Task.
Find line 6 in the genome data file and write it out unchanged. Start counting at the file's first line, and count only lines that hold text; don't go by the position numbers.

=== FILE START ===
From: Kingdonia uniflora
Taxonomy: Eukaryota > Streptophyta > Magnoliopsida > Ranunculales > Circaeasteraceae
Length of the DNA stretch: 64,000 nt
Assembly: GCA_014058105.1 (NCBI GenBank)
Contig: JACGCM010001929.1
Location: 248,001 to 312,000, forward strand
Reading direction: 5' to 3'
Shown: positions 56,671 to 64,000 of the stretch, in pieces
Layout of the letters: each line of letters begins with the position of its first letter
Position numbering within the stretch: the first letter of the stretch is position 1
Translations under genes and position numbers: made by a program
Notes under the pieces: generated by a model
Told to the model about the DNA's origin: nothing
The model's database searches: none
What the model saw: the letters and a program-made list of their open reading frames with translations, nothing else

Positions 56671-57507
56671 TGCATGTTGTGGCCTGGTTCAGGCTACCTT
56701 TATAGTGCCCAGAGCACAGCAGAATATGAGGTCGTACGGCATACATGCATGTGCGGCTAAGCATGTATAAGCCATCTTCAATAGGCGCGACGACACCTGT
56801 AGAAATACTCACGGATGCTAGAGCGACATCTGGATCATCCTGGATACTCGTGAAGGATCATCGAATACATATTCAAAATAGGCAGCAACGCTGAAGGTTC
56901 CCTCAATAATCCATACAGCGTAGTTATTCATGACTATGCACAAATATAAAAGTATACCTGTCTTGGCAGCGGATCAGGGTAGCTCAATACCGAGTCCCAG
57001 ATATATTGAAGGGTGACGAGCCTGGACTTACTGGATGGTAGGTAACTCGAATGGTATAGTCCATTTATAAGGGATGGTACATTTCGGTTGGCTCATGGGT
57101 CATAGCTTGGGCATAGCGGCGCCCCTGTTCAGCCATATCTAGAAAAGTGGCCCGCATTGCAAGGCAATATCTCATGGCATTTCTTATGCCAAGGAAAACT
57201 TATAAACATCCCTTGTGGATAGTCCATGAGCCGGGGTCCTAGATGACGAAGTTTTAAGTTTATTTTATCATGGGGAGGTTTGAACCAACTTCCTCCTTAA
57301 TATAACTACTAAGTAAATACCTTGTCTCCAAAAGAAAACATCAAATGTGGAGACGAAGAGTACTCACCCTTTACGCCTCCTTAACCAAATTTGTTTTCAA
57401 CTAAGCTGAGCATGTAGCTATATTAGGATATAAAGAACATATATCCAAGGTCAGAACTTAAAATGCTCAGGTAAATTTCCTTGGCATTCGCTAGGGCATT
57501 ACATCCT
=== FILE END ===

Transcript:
Location: 248,001 to 312,000, forward strand